The first crude cargoes have resumed unloading at the French port of Fos-sur-Mer after strikes by dockers ended.

Vessels had been building up off the port since the end of June, tying up capacity, but now the unwinding disruption will boost the tonnage supply in the region.

George Economou company Cardiff Marine’s 115,300-dwt aframax Dali (built 2018) discharged Kazakhstan crude loaded from the CPC pipeline at the Russian Black Sea port of Novorossiysk, Kpler data showed.

AIS data reveals the ship arrived on Sunday and left on Monday. It was heading east to Piraeus in Greece on Tuesday.

This was the first crude discharge at the port since 27 June, Kpler said.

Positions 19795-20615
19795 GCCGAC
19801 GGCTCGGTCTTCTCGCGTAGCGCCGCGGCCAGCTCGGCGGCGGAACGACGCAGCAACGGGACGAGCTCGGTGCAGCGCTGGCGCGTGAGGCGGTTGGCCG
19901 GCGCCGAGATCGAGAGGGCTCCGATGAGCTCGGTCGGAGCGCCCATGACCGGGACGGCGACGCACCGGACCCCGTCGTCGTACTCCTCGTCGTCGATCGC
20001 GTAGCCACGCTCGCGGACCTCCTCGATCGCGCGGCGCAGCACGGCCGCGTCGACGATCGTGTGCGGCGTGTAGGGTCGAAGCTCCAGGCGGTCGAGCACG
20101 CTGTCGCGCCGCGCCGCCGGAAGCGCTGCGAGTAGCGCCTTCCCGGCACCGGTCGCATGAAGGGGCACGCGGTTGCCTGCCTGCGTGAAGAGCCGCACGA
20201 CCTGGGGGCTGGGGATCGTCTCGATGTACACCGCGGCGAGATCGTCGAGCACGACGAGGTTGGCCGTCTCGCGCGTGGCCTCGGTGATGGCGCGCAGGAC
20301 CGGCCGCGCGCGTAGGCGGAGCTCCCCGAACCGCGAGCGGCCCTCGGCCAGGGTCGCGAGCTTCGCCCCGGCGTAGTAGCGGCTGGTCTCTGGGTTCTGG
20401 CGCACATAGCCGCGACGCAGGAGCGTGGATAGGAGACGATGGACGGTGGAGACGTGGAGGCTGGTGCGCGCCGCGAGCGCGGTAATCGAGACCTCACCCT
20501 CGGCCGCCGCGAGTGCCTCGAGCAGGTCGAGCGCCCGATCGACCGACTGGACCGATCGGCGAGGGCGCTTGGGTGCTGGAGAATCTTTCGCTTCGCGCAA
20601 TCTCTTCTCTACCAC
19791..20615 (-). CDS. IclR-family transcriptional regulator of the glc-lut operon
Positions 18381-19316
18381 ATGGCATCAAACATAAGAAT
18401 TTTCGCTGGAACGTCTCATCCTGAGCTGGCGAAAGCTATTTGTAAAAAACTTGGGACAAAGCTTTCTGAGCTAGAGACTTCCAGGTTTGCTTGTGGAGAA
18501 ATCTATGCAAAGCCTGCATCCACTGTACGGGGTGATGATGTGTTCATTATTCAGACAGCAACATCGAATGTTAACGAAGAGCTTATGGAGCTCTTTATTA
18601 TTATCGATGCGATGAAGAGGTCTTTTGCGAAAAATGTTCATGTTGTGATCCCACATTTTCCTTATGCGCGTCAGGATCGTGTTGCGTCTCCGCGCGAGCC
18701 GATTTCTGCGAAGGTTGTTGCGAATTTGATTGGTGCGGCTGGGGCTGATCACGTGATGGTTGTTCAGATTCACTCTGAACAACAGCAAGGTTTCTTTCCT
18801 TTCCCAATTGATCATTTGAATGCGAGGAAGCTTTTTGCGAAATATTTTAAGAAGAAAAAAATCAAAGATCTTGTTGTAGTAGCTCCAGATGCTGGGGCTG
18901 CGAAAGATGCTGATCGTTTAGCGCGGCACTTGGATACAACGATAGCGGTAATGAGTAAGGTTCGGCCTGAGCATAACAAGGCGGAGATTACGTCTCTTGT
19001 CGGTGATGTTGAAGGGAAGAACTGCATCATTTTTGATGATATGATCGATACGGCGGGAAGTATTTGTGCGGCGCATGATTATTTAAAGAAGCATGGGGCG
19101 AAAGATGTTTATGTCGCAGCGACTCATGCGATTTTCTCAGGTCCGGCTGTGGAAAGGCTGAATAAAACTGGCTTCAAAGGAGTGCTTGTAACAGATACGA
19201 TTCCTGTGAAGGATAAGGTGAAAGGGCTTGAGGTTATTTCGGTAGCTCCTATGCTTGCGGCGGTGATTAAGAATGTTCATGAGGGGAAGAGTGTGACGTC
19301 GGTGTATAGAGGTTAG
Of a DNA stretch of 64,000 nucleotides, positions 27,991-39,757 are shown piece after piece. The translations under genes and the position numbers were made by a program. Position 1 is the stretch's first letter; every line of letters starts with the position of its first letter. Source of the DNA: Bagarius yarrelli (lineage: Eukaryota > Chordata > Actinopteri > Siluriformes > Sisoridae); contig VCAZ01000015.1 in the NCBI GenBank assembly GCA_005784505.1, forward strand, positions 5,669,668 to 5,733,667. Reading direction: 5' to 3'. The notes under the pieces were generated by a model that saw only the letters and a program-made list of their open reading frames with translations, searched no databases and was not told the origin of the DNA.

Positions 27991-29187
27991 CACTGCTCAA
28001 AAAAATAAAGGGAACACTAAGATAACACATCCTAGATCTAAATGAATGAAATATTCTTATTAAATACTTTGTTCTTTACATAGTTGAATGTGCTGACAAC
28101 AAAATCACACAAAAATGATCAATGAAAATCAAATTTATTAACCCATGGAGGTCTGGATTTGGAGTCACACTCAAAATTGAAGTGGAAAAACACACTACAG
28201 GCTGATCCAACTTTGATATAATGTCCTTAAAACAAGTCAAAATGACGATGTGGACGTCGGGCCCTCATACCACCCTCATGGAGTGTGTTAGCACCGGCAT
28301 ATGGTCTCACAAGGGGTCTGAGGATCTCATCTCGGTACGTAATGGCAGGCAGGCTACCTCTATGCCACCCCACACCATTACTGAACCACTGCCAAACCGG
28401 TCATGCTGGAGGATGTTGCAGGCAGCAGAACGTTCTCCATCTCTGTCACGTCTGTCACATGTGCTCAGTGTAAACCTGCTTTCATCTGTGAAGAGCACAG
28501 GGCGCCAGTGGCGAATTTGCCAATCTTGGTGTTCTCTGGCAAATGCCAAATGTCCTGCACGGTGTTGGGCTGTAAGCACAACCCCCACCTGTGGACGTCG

The analytics company added that ships had been waiting nearly seven days to unload over the first eight days of July.

Queues reached 9.3 days on average in mid-June.

UK protection and indemnity club NorthStandard said last month that French port workers had intensified their industrial action in protest at proposed pension reforms and working conditions.

The club’s local correspondents reported that following unsuccessful negotiations, the national port and dockers workers’ union CGT had called for a return to “dead port days” across all French ports, starting on 7 June.

Cargo operations ended

That day, workers in major ports such as Le Havre and Marseille-Fos blocked road access, and cargo operations came to a halt as stevedores stopped work.

Similar disruptions occurred throughout France, including at terminals in Bordeaux, Rouen and Nantes/Saint-Nazaire.

The union announced additional dead port days on 13, 21 and 25 June.

Previously, workers had blocked terminal access in November 2023 and February 2024, alongside regular four-hour stoppages on three different days each week.